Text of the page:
To try to improve MPN classification, a team lead by Jens Rittscher (Department of Engineering) and Daniel Royston (Radcliffe Department of Medicine), developed an AI approach to screen and classify MPN cases based on features of the mega cells, discovering new features in their cell size, clustering and internal complexity. Their machine learning approach revealed that there are clear differences between MPN subtypes – the platform was able to more accurately classify patients by assessing subtle morphological differences in the biopsies that could not have been identified by the naked eye.

These findings have been published in Blood Advances. Dr Beth Psaila, a clinician scientist at the MRC Weatherall Institute of Molecular Medicine and a haematology consultant specialising in MPNs said:

“It has long been recognised that a multitude of subtle differences in megakaryocyte morphology can distinguish between the MPN subtypes. However, this means that assessment of bone marrow biopsies is poorly reproducible, sometimes leading to diagnostic uncertainty and inappropriate treatment plans for patients.

“The approach developed here is really exciting for the field, as it is now possible to perform deep phenotyping of megakaryocytes and more accurate disease classification using simple H&E slides which are routinely prepared in all diagnostic facilities. This will be incredibly useful both for research aimed at better understanding the role of megakaryocytes in blood cancers as well as improving diagnosis and treatment pathways for our patients.”

The team hopes that in the future, this work can be combined with other histological assessments to optimise the clinical application of AI approaches, and create a more comprehensive quantitative description of the bone-marrow microenvironment and its cancers.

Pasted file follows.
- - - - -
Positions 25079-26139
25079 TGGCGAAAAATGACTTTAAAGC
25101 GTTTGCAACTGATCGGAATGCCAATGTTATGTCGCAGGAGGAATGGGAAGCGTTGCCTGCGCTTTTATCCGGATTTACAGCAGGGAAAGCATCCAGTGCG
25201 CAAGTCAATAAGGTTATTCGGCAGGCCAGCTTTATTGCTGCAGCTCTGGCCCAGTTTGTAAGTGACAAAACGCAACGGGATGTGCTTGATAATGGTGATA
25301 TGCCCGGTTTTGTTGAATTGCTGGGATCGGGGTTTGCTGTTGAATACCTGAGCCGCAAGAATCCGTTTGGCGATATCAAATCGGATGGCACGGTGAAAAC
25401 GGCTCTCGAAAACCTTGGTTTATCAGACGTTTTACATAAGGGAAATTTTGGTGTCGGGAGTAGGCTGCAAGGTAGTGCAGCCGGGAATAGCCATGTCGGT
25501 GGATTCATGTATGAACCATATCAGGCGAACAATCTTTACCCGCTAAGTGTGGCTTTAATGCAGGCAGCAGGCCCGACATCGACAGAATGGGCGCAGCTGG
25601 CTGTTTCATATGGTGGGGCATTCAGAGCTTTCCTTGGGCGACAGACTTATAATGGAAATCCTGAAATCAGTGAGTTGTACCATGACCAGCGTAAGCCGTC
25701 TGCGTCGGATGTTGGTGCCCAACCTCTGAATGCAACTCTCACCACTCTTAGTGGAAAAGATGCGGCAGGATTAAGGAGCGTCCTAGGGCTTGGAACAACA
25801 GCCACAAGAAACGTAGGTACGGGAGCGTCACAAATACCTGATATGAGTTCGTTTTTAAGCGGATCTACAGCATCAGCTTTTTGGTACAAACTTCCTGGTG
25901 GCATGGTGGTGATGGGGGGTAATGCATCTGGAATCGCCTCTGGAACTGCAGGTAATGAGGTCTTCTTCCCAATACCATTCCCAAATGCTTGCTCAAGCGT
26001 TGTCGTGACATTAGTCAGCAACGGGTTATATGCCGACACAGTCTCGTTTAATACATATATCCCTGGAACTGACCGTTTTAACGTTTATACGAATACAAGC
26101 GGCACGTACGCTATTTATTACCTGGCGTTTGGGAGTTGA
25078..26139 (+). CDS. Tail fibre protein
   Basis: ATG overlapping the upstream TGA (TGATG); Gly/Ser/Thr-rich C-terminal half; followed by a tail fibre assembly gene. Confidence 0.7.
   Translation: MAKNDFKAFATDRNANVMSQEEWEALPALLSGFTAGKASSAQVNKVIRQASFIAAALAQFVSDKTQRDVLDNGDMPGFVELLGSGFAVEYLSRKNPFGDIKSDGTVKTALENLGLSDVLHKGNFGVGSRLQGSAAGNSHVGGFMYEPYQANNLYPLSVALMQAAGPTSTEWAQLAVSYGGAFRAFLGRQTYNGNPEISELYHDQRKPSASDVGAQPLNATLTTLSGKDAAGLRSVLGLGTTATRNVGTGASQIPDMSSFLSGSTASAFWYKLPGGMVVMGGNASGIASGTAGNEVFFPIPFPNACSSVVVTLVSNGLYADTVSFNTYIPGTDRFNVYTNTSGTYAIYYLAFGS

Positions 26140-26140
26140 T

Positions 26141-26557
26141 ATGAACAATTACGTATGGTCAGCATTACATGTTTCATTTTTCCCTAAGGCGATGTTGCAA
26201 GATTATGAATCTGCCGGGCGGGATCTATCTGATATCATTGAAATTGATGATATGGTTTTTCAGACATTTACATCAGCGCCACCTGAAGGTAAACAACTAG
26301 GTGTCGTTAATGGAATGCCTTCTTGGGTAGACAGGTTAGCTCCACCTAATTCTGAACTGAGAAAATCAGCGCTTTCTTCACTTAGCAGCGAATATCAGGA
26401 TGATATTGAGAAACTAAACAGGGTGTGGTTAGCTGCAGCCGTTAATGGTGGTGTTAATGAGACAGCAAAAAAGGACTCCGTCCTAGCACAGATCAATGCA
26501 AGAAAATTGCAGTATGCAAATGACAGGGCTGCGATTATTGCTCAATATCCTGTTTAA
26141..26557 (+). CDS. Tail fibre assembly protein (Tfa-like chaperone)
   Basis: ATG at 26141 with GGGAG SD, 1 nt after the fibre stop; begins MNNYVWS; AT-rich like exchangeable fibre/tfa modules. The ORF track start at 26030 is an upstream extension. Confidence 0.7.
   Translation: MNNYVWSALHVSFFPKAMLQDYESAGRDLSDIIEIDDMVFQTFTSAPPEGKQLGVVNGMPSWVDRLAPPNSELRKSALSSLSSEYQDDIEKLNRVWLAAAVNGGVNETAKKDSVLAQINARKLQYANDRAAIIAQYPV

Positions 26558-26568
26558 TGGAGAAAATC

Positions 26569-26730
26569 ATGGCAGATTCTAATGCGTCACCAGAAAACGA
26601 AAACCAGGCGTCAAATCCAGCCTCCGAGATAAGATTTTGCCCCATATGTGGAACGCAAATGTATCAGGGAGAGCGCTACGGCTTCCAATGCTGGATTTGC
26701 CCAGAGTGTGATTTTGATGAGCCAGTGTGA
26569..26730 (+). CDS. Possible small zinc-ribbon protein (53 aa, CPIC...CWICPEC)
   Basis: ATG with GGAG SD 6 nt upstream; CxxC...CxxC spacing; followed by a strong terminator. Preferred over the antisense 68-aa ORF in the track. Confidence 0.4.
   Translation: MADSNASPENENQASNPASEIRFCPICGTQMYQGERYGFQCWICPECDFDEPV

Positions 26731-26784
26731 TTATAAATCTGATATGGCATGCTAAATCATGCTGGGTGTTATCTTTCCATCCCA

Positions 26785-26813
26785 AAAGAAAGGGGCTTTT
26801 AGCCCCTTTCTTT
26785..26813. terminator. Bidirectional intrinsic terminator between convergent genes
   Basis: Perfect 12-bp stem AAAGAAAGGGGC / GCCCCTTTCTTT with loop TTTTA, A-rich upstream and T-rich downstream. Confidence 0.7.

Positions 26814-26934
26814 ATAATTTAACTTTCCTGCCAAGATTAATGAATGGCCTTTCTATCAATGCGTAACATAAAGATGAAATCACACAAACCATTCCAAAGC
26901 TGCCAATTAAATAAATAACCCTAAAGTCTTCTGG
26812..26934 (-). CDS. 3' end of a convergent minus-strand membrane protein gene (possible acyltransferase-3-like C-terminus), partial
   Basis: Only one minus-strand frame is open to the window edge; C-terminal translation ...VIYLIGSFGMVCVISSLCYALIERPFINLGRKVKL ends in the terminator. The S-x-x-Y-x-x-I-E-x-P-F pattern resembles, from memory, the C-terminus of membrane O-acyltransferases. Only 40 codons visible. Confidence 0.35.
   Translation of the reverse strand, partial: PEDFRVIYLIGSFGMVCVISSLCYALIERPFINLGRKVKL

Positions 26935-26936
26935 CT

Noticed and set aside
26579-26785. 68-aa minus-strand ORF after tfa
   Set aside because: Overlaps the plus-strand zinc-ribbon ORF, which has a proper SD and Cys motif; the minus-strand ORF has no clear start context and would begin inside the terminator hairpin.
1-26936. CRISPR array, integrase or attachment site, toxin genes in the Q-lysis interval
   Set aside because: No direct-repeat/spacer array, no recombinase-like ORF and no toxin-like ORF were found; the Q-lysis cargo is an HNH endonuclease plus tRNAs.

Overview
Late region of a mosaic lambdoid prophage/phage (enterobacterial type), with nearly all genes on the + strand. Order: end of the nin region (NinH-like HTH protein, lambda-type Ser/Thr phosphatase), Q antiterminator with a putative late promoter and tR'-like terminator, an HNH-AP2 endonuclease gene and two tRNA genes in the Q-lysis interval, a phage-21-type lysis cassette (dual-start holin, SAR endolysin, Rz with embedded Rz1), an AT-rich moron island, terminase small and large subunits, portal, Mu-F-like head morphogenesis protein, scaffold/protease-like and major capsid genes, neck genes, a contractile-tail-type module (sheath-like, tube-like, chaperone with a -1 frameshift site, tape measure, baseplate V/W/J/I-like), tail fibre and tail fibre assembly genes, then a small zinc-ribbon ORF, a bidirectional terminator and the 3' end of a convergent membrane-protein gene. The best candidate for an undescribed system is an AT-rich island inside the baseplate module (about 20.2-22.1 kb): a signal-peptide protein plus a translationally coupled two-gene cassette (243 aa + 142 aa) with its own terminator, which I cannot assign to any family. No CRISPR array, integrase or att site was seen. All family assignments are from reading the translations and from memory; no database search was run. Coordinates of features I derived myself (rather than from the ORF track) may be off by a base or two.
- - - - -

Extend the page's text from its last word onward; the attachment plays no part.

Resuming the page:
About the researchers and the study

This work was funded by the NIHR Oxford Biomedical Research Centre and is the result of collaboration between Korsuk Sirinukunwattana (Department of Engineering), Alan Aberdeen (Ground Truth Labs Ltd.), Helen Theissen (Department of Engineering), Jens Rittscher (Department of Engineering) and Daniel Royston (Radcliffe Department of Medicine [NDCLS]).

Jens Rittscher is a Principle Investigator whose research aim is to enhance our understanding of complex biological processes through the analysis of image data that has been acquired at the microscopic scale. Jens develops algorithms and methods that enable the quantification of a broad range of phenotypical alterations, the precise localisation of signalling events, and the ability to correlate such events in the context of the biological specimen.

Korsuk Sirinukunwattana is a postdoctoral research assistant in Rittscher’s group specialised in medical image analysis and computational pathology. His main research interest is the association between tissue morphology and molecular/genetic subtypes in various diseases.

Alan Aberdeen leads Oxford spinout Ground Truth Labs, a company supporting digital pathology research through on-demand analysis, biomarker discovery, and high-quality cohorts.

Helen Theissen is a doctoral research student in Rittscher’s group. Her research focuses on computational methods to characterise cellular subtypes and quantify the bone marrow microenvironment in MPNs.

Daniel Royston is a joint academic & consultant Haematopathologist at Oxford University Hospitals NHS Foundation Trust / Radcliffe Department of Medicine.

Oxford to lead new programme of AI research to improve lung cancer screening

UK Research and Innovation, Cancer Research UK and industry are investing more than £11 million in an Oxford-led artificial intelligence (AI) research programme to improve the diagnosis of lung cancer and other thoracic diseases.

Professor Fergus Gleeson at the University of Oxford will lead on a programme of research focusing on accelerating pathways for the earlier diagnosis of lung cancer. Lung cancer is the biggest cause of cancer death in the UK and worldwide, with £307 million/year cost to the NHS in England. The earlier that lung cancer is diagnosed, the more likely that treatment will be successful but currently only 16% patients are diagnosed with the earliest stage of the disease. To address this clinical problem, NHS England is launching a £70 million lung cancer screening pilot programme at 10 sites*.